The Butcher was an absolute surprise to me, as I’ve grown utterly exhausted with the revolting style of horror flicks that I assumed this fell under. But while it definitely still falls under that category, The Butcher excels in one area where most others fail to deliver: dread and tension. Now I fully understand this film won’t be for everyone, and I can even see some that are so annoyed with “shock horror” not even giving it a chance, but if you allow yourself to become absorbed in the proceedings (and it takes a bit, as while it clocks in at only 75 minutes, the first 20 or so will have you rolling your eyes expecting this to amount to nothing more than the usual trash), there’s little denying that director Jin-Won Kim has managed to pack a startling level of terror and panic within the confines of this nasty little film.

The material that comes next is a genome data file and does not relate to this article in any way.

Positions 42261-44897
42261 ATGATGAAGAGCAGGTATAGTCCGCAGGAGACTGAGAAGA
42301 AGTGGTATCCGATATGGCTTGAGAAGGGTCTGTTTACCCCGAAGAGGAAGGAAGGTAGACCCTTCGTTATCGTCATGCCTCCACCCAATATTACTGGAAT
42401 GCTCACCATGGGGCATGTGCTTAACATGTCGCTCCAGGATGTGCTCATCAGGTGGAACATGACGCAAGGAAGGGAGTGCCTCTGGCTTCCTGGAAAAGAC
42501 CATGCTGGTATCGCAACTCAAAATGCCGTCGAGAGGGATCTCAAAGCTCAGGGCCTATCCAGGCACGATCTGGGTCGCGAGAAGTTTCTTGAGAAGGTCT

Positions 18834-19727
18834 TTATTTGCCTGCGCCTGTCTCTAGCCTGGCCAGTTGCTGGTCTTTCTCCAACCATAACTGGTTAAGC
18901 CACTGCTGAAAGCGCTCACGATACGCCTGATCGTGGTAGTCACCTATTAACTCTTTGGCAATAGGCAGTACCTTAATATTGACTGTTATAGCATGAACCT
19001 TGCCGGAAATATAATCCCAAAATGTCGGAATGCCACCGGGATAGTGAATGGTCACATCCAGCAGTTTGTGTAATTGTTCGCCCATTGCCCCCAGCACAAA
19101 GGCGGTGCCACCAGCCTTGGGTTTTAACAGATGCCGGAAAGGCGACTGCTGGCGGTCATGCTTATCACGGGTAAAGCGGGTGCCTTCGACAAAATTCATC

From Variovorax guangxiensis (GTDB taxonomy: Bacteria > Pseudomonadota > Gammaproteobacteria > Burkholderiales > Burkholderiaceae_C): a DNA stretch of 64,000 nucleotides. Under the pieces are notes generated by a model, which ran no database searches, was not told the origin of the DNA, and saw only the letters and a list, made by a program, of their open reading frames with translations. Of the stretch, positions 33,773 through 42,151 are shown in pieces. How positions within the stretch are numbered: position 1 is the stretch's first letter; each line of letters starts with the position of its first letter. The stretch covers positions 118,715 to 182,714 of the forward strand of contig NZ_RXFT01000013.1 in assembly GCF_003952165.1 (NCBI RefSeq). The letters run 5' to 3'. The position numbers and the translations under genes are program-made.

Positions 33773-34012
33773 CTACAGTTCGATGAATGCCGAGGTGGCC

The one large reason that I think The Butcher works so well is because it makes no pretenses about what it is: this is shock for shock’s sake, and it’s only goal is to make the viewer feel as uncomfortable as humanly possible. Unlike the Saw or Hostel films, that attempt to cover up what they really are by flashy directing and twisting (and usually messy) plotlines, or a film like Salo which would like to fool you into thinking it’s an art flick, The Butcher’s only reason for existence is to make you feel like you’ve been beaten by a sledgehammer when all is said and done. In that sense, it borrows far more from Japanese AV sickies like the Guinea Pig series (particularly Flower of Flesh and Blood) and the films of Daisuke Yamanouchi than it does any film out of the US or the recent crop of extreme French fare. The Butcher is raw, distressing filmmaking at its most stifling.